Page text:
Jack Wamai Wamanga, a former deputy ambassador at Uganda’s Beijing mission, who is now MP for Mbale municipality, said many of the scandals at Uganda’s foreign missions have a lot to do with the calibre of the officers in those positions.

“The career diplomats become frustrated because they should be the ones getting promoted and so when the politicians go there, they fight,” Wamai said.

Besides Rwabyomere, three other long serving envoys were recalled and appointed presidential advisors. These are Francis Butagira, who has been head of mission in Brussels, and is now a Senior Presidential Advisor on retainer, and Joseph Tomusange, who is now senior presidential advisor on retainer as well. Ibrahim Mukiibi also returns home to serve as senior presidential advisor on retainer.

Meanwhile, Maj Gen Robert Rusoke, who has been Joint Chief of Staff, goes to Juba as Uganda’s first substantive envoy in one-year-old South Sudan, while veteran economist Prof Sam Tulya-Muhika goes to Mogadishu in the same capacity. On top of that, Kirunda Kivejinja, the former Internal Affairs minister has been appointed Senior Presidential Advisor (Veteran Affairs), while former Kampala mayor, Nasser Sebaggala, has also been appointed Special Presidential Advisor (Special Duties).

For Kivejinja, it’s an opportunity to remain close to the corridors of power, while for Sebaggala the appointment might do little to extinguish his agony at being denied the position of minister without Portfolio by Parliament’s Appointment Committee last year.

As for the RDCs, some of the notable appointees include Agaba Abbas, former NRM Youth League chairman, who has been posted to Serere, and Herman Ssentongo, the former LC-V chairman of Sembabule, who is now RDC for Yumbe. Margaret Mbeiza, who was rejected by Parliament’s Appointments Committee when she was appointed minister a few years ago, also makes the list as RDC for Mayuge.

Who is new Deputy IGG?

The President also appointed a new deputy Inspector General of Government, previously little known Andrew Munanura, paving way for the inspectorate to be fully constituted in accordance with a court decision for the first time since it was formed. Munanura, the son of retired Supreme Court judge Alfred Karokora, joins fellow deputy IGG, Raphael Baku, and recently appointed IGG Irene Mulyagonja to complete the composition of the ombudsman office as envisaged by the constitution.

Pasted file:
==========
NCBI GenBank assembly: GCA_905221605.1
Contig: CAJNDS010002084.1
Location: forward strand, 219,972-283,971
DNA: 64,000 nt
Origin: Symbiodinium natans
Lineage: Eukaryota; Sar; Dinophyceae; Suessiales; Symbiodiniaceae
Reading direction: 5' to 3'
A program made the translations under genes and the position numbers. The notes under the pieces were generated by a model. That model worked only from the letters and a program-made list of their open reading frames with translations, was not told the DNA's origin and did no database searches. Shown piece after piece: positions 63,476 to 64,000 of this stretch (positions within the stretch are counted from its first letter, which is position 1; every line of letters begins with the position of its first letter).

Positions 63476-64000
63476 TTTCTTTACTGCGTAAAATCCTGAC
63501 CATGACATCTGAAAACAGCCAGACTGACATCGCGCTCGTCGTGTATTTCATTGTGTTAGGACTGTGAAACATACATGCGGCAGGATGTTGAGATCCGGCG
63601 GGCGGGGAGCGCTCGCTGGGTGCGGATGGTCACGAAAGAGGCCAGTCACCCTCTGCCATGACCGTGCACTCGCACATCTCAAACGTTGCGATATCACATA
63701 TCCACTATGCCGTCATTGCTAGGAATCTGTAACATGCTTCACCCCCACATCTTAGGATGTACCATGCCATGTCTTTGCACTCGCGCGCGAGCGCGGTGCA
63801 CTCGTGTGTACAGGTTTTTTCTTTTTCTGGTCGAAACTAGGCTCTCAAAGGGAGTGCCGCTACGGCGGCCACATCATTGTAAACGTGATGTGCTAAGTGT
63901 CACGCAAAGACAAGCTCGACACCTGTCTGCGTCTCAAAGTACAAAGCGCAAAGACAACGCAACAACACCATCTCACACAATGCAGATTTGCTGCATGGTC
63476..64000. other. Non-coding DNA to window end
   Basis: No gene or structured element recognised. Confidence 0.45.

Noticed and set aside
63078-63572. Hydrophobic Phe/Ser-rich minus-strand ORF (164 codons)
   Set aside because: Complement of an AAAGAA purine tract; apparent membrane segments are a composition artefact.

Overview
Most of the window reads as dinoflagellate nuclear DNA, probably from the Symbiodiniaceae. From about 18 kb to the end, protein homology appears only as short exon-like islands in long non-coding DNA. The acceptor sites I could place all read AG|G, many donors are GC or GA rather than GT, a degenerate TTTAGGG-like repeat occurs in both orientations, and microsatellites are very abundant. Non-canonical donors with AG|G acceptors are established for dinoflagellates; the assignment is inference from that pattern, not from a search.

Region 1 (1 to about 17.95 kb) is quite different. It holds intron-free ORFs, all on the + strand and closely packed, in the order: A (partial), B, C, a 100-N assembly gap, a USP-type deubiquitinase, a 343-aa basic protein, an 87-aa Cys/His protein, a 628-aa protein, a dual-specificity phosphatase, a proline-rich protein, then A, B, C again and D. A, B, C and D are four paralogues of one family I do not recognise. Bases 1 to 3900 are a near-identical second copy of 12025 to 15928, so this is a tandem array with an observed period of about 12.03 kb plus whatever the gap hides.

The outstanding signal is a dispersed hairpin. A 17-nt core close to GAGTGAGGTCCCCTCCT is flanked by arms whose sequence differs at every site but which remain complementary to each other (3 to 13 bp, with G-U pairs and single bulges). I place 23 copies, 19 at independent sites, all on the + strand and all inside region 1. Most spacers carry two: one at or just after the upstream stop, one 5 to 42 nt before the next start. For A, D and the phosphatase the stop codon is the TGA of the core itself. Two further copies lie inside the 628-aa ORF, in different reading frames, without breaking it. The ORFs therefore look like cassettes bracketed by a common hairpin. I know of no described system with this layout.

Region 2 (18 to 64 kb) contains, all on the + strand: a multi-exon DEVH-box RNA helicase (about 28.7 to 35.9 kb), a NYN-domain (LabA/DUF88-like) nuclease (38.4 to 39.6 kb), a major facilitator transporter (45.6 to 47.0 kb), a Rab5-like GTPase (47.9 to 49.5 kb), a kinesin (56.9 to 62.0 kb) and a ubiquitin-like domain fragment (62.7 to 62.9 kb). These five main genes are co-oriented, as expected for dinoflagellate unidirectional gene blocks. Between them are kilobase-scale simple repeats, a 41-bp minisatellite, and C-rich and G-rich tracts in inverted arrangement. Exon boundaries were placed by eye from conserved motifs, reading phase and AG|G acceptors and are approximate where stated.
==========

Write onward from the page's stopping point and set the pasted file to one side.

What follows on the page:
Although there were murmurs to the effect that he would be appointed a few days ago, Munanura’s actual appointment came as a surprise, considering that he is hardly known beyond legal circles, and is considered light on experience.

“At first we thought it was Alfred Karokora, the retired judge,” a member of staff in the inspectorate said.

Munanura recently represented Tamale Mirundi, President Museveni’s press secretary in a defamation case filed by Charles Muganzi, the Permanent Secretary in the ministry of Works. Munanura, aged 43, studied at Ntare School in Mbarara before joining the University of Dar-es-Salaam where he obtained a law degree. He returned to Uganda to pursue a diploma in legal practice at the Law Development Centre before joining the University College of London for a master’s degree in law.

Currently a partner in Munanura Mugabi & Co. Advocates, Munanura previously lectured at the Law Development Centre and also worked at Uganda Revenue Authority as deputy registrar of the Tax Appeals Tribunal.

Outgoing envoys’ fate unknown

However, the appointment of new ambassadors leaves the fate of at least ten  envoys unknown. The new list mentions new office bearers but does not indicate where the outgoing officers have been re-deployed.

It is also not clear whether they have been dropped altogether. The Permanent Secretary in the Foreign Affairs ministry, James Mugume, when contacted to comment today, told The Observer to contact State House. “Please contact State House because it where the list originated from,” he said.

Name

Former station

New office bearer

Katenta Apuuli Brussels Miriam Black
Deo Rwabita Rome Grace Akello
Umar Lubulwa Migadde Cairo Richard Anguakia
Wasswa Biriggwa Tokyo Isamat Abraham
Kweronda Ruhemba Pretoria Peter Julius Moto
Adonia Ayebare New York Dr Richard Nduhuura
Aziz Kasujja Riyadh Rashid Yahaya Semuddu
Prof Perez Kamunanwire Washington Oliver Wonekha
Prof. Semakula Kiwanuka Abu-Dhabi Persis Florence Wekiya
George Marino Abola Ottawa Suzan Adong Odong

editor@observer.ug

 

Source: http://observer.ug/index.php?option=com_content&view=article&id=20461:why-museveni-shook-up-his-envoys-rdcs&catid=78:topstories&Itemid=116